Implementation Science Scholar Award

A Multimodal Evaluation of the Clinic Experience for HIV Patients in Zambia

Headshot of Aaloke Mody, MD
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There will be an expected 30 million people on ART worldwide by 2020 and developing strategies to promoted sustained retention and engagement in HIV care is urgently needed. Furthering our understanding of delivering patient-centered care—well-established in more developed settings—in the public setting of HIV care in sub-Saharan Africa holds significant promise to improve overall care delivery for millions of HIV-infected individuals.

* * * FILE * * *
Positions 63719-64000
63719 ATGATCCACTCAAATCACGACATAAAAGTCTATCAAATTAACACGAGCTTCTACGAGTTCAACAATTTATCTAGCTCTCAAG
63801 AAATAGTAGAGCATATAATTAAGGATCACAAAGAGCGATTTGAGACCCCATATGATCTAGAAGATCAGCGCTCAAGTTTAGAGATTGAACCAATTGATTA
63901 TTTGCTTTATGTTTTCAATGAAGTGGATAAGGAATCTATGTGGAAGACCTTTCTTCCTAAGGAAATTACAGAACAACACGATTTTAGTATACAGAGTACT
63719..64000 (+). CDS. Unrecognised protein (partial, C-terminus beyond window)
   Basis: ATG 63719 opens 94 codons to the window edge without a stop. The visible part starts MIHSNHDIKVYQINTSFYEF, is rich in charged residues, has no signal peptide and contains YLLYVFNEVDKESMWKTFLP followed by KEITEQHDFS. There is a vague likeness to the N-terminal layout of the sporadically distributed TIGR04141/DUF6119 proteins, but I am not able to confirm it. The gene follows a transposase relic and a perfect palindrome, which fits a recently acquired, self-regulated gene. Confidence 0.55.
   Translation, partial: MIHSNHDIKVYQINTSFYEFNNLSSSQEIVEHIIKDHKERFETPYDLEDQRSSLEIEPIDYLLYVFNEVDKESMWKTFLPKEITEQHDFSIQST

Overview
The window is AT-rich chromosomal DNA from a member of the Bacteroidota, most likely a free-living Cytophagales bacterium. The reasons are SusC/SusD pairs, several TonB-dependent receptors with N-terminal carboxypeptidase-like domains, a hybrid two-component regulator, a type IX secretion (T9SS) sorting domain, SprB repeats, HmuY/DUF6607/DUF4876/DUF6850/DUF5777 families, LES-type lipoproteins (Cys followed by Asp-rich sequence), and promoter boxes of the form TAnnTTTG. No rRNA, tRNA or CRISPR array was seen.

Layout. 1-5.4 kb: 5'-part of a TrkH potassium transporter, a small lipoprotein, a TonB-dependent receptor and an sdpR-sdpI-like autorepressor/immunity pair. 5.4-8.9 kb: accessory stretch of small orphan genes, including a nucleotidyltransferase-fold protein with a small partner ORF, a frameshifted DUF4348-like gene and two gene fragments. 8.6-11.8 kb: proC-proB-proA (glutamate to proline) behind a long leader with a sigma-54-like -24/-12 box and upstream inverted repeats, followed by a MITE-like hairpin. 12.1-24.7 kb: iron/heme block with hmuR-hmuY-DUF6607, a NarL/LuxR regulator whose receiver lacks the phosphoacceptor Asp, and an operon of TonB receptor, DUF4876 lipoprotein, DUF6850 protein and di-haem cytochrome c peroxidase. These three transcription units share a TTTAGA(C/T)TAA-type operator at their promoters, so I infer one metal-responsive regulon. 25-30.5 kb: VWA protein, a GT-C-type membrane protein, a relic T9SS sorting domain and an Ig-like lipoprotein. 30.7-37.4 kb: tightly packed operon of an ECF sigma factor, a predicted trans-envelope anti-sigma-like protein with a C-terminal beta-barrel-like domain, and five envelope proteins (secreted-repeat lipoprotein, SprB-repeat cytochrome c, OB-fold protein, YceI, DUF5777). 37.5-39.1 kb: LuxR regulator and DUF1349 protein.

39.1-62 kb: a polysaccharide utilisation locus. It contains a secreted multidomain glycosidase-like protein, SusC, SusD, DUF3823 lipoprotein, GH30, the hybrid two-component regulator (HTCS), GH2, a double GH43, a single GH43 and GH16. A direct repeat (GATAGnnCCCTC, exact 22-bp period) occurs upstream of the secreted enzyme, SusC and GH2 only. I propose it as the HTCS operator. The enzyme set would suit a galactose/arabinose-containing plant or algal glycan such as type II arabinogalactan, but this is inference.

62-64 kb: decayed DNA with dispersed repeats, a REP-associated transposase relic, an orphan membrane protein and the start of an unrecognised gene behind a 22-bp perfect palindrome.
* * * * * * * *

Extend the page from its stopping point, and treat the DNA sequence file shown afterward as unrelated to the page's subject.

As we enter a new phase of ART scale-up, increasing our understanding of patient barriers to care will be necessary enhance sustained retention and engagement in care, crucial to long-term HIV treatment success. Prior studies, including our own work from Zambia, details the high prevalence of clinic-based barriers to care, including rude behavior, short return intervals, and long wait times. Adapting current public health HIV care models in sub-Saharan Africa to incorporate patient-centered cared holds promise in this regard, but little is known about how to evaluate and best implement patient-centered care in this public health setting. To that end, we are proposing the following study to utilize a multimodal approach to evaluate the overall patient experience for HIV-infected individuals in public ART clinics in Zambia. First, we will evaluate patient-provider communication via coding of audio-recorded encounters using the Roter Interaction Analysis System (RIAS), a validated coding schema to objectively evaluate patient-provider communication. Second, we will evaluate patient perspectives on the clinic experience through the use of tablet-based exit surveys as well as in-depth qualitative interviews in a subset of patients. Lastly, we will utilize standardized patients trained to enact archetypal patient scenarios as “secret shoppers” to evaluate the quality of care and the use of patient-centered practices in ART clinics. Through this multimodal approach, we aim to develop a scalable platform to systematically evaluate the overall patient experience. The knowledge and tools gained from this study will enhance our understanding of the important drivers of patients’ clinical experience and lay important foundations for evaluating and implementing the delivery of patient-centered care in this setting in future studies.